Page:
In major league baseball circles, talk of Tommy John surgery is pretty much a weekly occurrence. In Sudbury baseball circles, not so much.
In fact, to the best knowledge of most folks I have crossed paths with at the diamonds this summer, pitcher Brett Melanson might well be the first local product to experience the procedure as it pertains to maintaining a baseball career.
A very familiar face within the Sudbury Minor Baseball Association and the Baseball Academy Voyageurs systems, Melanson had committed to joining the Okanagan College Coyotes last fall, making the move from Northern Ontario to British Columbia.
Unfortunately, things did not quite go as planned for the 6'5" 19-year-old. "I was playing first base and pitching, but my velocity just wasn't there," he said. "It was discouraging at first, being a freshman coming in. I didn't know anybody and wanted to make a good impression."
What Melanson had been thinking was nothing more than a tired arm, treating it with numbing gels and such, was actually a tear in his ulnar collateral ligament (UCL), the very ailment that brought major league pitcher Tommy John to prominence a couple of generations ago.
"It wasn't just an immediate snap of the tendon, it was over time that it happened," said Melanson. "I just knew that something wasn't quite right." UCL reconstruction involves harvesting a tendon from your own body and attaching it to act as a new UCL.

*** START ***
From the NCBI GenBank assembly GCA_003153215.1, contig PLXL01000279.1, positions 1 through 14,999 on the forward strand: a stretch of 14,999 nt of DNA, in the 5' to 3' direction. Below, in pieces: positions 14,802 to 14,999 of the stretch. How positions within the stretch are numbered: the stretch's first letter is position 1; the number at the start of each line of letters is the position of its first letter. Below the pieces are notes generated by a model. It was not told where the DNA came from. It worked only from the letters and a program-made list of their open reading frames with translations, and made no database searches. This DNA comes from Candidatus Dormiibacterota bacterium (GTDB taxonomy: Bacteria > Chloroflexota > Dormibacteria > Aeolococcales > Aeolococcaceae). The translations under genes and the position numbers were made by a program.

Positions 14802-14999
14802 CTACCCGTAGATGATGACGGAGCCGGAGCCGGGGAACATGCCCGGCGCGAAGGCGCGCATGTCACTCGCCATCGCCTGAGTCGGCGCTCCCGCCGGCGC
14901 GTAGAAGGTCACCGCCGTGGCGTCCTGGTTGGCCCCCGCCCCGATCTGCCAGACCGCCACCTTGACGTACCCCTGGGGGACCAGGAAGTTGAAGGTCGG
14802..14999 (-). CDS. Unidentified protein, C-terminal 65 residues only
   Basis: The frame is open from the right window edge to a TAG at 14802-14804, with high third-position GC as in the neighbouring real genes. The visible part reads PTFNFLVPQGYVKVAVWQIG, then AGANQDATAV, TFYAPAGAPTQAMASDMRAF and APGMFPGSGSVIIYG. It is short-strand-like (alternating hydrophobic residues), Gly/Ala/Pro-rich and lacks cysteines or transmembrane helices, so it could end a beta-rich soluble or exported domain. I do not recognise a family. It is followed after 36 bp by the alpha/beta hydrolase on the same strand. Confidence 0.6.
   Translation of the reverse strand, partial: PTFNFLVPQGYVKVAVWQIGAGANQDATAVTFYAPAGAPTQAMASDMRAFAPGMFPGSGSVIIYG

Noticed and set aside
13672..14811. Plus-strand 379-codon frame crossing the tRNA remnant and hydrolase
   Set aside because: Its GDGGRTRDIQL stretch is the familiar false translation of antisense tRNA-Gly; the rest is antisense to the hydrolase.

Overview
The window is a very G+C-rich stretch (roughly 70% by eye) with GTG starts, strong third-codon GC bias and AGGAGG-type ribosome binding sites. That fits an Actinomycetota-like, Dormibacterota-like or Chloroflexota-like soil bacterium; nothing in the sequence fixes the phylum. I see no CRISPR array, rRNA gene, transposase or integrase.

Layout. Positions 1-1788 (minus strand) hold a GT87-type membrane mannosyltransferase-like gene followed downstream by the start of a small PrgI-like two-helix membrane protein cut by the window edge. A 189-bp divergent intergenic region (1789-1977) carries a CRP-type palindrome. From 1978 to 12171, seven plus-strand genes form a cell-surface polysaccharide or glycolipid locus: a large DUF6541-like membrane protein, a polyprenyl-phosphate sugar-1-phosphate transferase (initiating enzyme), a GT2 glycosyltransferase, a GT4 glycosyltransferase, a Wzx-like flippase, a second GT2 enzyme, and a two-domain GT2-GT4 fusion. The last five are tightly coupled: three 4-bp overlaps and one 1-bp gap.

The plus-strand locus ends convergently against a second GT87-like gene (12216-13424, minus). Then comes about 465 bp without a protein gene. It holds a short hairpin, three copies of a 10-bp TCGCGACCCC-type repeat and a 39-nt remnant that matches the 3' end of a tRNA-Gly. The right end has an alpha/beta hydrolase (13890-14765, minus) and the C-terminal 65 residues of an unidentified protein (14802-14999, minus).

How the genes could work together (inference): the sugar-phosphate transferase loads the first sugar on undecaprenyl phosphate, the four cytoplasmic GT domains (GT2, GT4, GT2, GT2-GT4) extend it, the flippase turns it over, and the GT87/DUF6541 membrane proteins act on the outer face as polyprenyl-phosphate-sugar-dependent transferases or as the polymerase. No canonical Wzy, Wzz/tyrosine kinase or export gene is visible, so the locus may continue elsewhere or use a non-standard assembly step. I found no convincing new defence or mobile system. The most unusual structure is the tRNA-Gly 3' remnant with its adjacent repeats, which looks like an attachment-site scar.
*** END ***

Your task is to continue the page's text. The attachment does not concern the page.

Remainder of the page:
First performed by Dr. Frank Jobe in 1974 on then Los Angeles Dodgers pitcher Tommy John, who would miss the entire 1975 season but would go on to win 20 games or more three times post-surgery, the procedure is now extremely common at both the MLB and minor league levels.
"They cut the tendon out of my forearm, drilled through the elbow and then figure-eighted it through," said Melanson, somewhat matter-of-factly. "Usually they thread it through twice, but my tendon was actually a little bit longer than normal, so they were able to figure eight it through three times, which should make it stronger."
"I knew that I still wanted to play and the doctor (Dr. Jason Smith - who has worked with members of the Toronto Blue Jays staff) told us that it's an 85-per-cent chance that it works. As it was, I had a zero chance, so this is a better option."
Needless to say, baseball plans are now much more in flux. "I'm hoping to get healthy by July or August of next year, and then hopefully sign on with a junior college. It's a little easier with a Juco to get playing time, so I would be treating it more as a rehab."
The starting point toward the long road to recovery began in late June, as Melanson travelled south to go under the knife. "I have a list of week by week things," he said. "I started physio already, but it's just loosening up the muscles and getting the feeling back in the fingers and arm."
"It's pretty slow, right now, but I hope to start throwing again in February." In fact, there are a handful of circled dates on the calendar for the right-handed hurler. "At the 12-week mark, the ligament is supposed to have grafted with the bone, so that's kind of the first big milestone that we are waiting for," noted Melanson. " And I have the count down on my phone to start playing catch on February 23."
It's a process that has been repeated time and time again - just not in Sudbury.